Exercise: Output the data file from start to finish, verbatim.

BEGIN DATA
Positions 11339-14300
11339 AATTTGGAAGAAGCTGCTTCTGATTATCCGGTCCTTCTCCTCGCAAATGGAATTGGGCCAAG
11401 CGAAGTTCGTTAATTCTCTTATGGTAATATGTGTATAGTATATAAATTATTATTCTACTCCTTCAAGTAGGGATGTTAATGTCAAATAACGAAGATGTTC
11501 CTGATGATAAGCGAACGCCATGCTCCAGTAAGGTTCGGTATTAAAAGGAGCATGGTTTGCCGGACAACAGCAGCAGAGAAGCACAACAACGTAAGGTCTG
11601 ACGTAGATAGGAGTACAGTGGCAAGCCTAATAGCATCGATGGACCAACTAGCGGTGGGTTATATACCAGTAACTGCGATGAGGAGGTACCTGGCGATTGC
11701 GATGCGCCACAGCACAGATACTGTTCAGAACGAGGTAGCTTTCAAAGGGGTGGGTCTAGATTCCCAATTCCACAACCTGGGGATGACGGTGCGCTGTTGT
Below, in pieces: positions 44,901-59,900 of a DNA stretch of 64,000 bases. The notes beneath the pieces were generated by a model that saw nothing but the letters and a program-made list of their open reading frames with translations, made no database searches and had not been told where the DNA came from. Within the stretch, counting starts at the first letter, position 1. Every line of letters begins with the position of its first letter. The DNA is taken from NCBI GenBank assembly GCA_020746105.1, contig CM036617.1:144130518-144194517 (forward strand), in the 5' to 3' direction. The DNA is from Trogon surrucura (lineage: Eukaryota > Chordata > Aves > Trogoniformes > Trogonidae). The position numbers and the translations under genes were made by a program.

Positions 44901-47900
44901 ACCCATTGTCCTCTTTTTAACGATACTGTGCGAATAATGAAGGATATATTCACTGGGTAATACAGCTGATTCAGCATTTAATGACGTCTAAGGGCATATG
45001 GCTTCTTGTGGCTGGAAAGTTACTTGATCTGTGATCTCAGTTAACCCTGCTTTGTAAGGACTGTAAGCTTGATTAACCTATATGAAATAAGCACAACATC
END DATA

Positions 11339-14300
11339 AATTTGGAAGAAGCTGCTTCTGATTATCCGGTCCTTCTCCTCGCAAATGGAATTGGGCCAAG
11401 CGAAGTTCGTTAATTCTCTTATGGTAATATGTGTATAGTATATAAATTATTATTCTACTCCTTCAAGTAGGGATGTTAATGTCAAATAACGAAGATGTTC
11501 CTGATGATAAGCGAACGCCATGCTCCAGTAAGGTTCGGTATTAAAAGGAGCATGGTTTGCCGGACAACAGCAGCAGAGAAGCACAACAACGTAAGGTCTG
11601 ACGTAGATAGGAGTACAGTGGCAAGCCTAATAGCATCGATGGACCAACTAGCGGTGGGTTATATACCAGTAACTGCGATGAGGAGGTACCTGGCGATTGC
11701 GATGCGCCACAGCACAGATACTGTTCAGAACGAGGTAGCTTTCAAAGGGGTGGGTCTAGATTCCCAATTCCACAACCTGGGGATGACGGTGCGCTGTTGT
Below, in pieces: positions 44,901-59,900 of a DNA stretch of 64,000 bases. The notes beneath the pieces were generated by a model that saw nothing but the letters and a program-made list of their open reading frames with translations, made no database searches and had not been told where the DNA came from. Within the stretch, counting starts at the first letter, position 1. Every line of letters begins with the position of its first letter. The DNA is taken from NCBI GenBank assembly GCA_020746105.1, contig CM036617.1:144130518-144194517 (forward strand), in the 5' to 3' direction. The DNA is from Trogon surrucura (lineage: Eukaryota > Chordata > Aves > Trogoniformes > Trogonidae). The position numbers and the translations under genes were made by a program.

Positions 44901-47900
44901 ACCCATTGTCCTCTTTTTAACGATACTGTGCGAATAATGAAGGATATATTCACTGGGTAATACAGCTGATTCAGCATTTAATGACGTCTAAGGGCATATG
45001 GCTTCTTGTGGCTGGAAAGTTACTTGATCTGTGATCTCAGTTAACCCTGCTTTGTAAGGACTGTAAGCTTGATTAACCTATATGAAATAAGCACAACATC